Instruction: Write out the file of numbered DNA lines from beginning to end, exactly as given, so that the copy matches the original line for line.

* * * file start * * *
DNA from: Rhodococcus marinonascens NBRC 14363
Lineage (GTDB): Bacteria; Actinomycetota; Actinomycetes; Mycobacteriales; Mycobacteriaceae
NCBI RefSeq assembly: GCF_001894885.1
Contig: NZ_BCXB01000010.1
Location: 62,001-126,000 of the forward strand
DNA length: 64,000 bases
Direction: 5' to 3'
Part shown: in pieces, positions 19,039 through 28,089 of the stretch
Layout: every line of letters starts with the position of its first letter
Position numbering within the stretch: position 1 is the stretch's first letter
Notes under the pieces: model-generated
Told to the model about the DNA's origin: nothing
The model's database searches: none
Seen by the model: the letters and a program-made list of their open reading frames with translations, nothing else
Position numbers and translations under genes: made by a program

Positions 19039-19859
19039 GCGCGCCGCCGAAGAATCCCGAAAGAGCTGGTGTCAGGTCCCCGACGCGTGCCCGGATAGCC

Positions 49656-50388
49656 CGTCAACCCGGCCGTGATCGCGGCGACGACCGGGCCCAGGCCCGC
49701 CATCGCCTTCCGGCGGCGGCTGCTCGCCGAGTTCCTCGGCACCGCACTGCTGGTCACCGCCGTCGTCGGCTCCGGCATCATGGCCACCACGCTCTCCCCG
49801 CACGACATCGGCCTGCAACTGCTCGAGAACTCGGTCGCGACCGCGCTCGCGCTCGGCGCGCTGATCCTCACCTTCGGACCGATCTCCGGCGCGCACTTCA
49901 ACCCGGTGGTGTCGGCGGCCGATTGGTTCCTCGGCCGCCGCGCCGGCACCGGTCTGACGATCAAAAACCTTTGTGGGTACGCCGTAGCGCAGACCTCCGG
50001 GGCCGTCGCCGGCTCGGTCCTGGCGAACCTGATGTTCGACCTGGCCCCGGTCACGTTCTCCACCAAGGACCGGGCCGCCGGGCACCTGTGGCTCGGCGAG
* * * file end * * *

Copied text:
DNA from: Rhodococcus marinonascens NBRC 14363
Lineage (GTDB): Bacteria; Actinomycetota; Actinomycetes; Mycobacteriales; Mycobacteriaceae
NCBI RefSeq assembly: GCF_001894885.1
Contig: NZ_BCXB01000010.1
Location: 62,001-126,000 of the forward strand
DNA length: 64,000 bases
Direction: 5' to 3'
Part shown: in pieces, positions 19,039 through 28,089 of the stretch
Layout: every line of letters starts with the position of its first letter
Position numbering within the stretch: position 1 is the stretch's first letter
Notes under the pieces: model-generated
Told to the model about the DNA's origin: nothing
The model's database searches: none
Seen by the model: the letters and a program-made list of their open reading frames with translations, nothing else
Position numbers and translations under genes: made by a program

Positions 19039-19859
19039 GCGCGCCGCCGAAGAATCCCGAAAGAGCTGGTGTCAGGTCCCCGACGCGTGCCCGGATAGCC

Positions 49656-50388
49656 CGTCAACCCGGCCGTGATCGCGGCGACGACCGGGCCCAGGCCCGC
49701 CATCGCCTTCCGGCGGCGGCTGCTCGCCGAGTTCCTCGGCACCGCACTGCTGGTCACCGCCGTCGTCGGCTCCGGCATCATGGCCACCACGCTCTCCCCG
49801 CACGACATCGGCCTGCAACTGCTCGAGAACTCGGTCGCGACCGCGCTCGCGCTCGGCGCGCTGATCCTCACCTTCGGACCGATCTCCGGCGCGCACTTCA
49901 ACCCGGTGGTGTCGGCGGCCGATTGGTTCCTCGGCCGCCGCGCCGGCACCGGTCTGACGATCAAAAACCTTTGTGGGTACGCCGTAGCGCAGACCTCCGG
50001 GGCCGTCGCCGGCTCGGTCCTGGCGAACCTGATGTTCGACCTGGCCCCGGTCACGTTCTCCACCAAGGACCGGGCCGCCGGGCACCTGTGGCTCGGCGAG